With pride, I call myself a band geek
January 15, 2013
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Story by Eileen Saltman | Guest Opinion
Photos by Kierstin Brown | Media Editor
January 15, 2013
With pride, I call myself a band geek.
When I first joined marching band in ninth grade, I intended to do it for a year or two. For a variety of reasons, I didn’t want to commit to the program for four long years. My plan was to participate just long enough to secure the PE (and increasingly important extracurricular credits) then leave band to focus on my academics.
But this all changed during my first year of band.
Quickly, band became a second family–and the band room, a second home. Every day, I sat through some dull, arduous fifth period class waiting until I would head down to the band field for practice.
Marching band soon found many ways to infiltrate my life. I began walking down the halls at school in step to a song stuck in my head. I started walking at an eight-to-five stride (eight steps for every five yards). Christmas parade music, show music, and pep band songs played on loop in my mind all day.
There’s something about band that makes it really addictive. Maybe it’s all the stretching we do, or running in a block, breathing in unison. Or marching backwards in four inches of mud at 168 beats per minute (really fast). Or maybe it’s the friendships I have made. Or all the memories from competitions.
When you really think about it though, marching band is a rather obscure activity. 60 people in shiny jackets and black overalls running around a football field blowing into or hitting an instrument for ten minutes. And then there’s that one person flapping their arms around on a podium until the music stops.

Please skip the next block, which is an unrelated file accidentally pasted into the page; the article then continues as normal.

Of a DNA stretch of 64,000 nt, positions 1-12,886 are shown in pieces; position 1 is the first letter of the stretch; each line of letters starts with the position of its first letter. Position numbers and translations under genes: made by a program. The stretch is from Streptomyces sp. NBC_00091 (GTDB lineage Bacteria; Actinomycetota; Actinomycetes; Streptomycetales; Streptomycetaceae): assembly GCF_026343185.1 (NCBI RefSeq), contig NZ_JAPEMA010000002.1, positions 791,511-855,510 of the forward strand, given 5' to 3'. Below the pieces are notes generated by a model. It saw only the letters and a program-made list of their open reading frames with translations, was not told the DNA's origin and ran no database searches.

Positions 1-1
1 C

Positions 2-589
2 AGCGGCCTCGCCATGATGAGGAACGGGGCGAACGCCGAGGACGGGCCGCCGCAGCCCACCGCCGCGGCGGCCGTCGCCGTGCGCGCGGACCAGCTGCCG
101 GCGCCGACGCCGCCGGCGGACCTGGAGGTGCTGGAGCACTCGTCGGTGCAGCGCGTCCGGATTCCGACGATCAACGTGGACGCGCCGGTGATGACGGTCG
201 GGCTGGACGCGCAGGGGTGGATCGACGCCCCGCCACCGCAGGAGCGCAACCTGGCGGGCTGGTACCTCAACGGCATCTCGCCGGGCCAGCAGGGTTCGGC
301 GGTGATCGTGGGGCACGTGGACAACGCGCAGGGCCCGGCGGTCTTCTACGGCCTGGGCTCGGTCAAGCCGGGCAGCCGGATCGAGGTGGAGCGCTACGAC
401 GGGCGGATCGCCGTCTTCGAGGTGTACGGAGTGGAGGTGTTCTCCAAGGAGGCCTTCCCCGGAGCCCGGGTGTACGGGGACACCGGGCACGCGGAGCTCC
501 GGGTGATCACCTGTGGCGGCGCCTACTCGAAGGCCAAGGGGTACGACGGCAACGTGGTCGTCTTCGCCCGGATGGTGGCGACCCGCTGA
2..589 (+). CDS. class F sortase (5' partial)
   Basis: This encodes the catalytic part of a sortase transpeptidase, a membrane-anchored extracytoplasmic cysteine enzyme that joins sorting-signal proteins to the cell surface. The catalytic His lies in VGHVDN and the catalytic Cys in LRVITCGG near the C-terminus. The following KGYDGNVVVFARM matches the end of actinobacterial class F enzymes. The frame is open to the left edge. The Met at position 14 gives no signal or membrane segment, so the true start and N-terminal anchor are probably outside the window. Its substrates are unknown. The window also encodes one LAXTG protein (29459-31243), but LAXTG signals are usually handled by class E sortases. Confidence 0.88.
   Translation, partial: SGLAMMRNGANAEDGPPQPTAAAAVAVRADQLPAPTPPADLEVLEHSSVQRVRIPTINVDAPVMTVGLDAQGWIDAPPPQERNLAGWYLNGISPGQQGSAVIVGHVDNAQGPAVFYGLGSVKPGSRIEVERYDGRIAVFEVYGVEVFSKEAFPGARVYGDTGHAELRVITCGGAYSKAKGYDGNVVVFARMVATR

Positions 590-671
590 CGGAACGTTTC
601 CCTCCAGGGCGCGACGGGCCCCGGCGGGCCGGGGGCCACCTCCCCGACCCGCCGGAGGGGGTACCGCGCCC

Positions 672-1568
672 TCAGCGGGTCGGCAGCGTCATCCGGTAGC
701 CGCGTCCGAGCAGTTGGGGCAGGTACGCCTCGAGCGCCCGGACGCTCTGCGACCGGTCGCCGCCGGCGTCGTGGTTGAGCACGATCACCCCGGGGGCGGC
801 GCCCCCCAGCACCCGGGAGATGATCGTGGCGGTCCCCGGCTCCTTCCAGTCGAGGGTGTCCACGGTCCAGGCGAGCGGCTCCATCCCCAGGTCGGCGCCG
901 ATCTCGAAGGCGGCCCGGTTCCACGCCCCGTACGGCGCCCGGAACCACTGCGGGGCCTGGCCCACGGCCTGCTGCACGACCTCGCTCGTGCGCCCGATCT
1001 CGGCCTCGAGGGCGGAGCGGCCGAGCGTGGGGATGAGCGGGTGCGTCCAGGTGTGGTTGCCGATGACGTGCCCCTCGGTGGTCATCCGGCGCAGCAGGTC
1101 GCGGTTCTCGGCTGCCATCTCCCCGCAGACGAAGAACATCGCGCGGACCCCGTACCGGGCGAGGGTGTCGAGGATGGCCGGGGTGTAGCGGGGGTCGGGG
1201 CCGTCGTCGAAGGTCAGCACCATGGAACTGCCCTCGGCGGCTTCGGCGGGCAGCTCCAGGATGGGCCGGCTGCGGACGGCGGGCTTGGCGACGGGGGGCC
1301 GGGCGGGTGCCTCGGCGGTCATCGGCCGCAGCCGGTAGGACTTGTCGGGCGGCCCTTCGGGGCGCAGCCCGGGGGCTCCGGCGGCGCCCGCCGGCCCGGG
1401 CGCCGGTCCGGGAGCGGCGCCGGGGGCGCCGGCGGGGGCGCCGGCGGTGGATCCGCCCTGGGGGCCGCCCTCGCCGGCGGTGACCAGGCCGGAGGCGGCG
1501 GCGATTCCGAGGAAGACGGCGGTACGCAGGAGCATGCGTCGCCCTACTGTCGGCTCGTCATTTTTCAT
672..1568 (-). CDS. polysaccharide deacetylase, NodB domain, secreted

I could not be happier with how the season went, but I am sad it’s over.
Band has been my life for four years, it has been something to look forward to, something to compensate for a lack of a social life. If I could go back to freshman-Eileen and give her some advice, I’d tell her to not take any moment of band for granted.
Not even when practice became painful or when marching the same set multiple times in a row became frustrating. I may be able to control the timing of the music we play, but I have no control over how quickly these four years have gone by.
The DP Band has come a long way from last year’s 22nd place.
We have battled budget cuts and a lack of funding, bad weather, and a broken equipment truck.
This season, for the first time we competed at two competitions in one day, a major feat, and placed at both.
Out of the four competitions we went to, we placed first at three of them, and third at one.
This year, we became more motivated as we realized how precious band was to us.
Impending budget cuts that threatened to to turn marching band into just a pep band provided momentum for helpful parents to coalesce and organize fundraisers to help the band become successful.
I am genuinely excited to see how the band will do next year.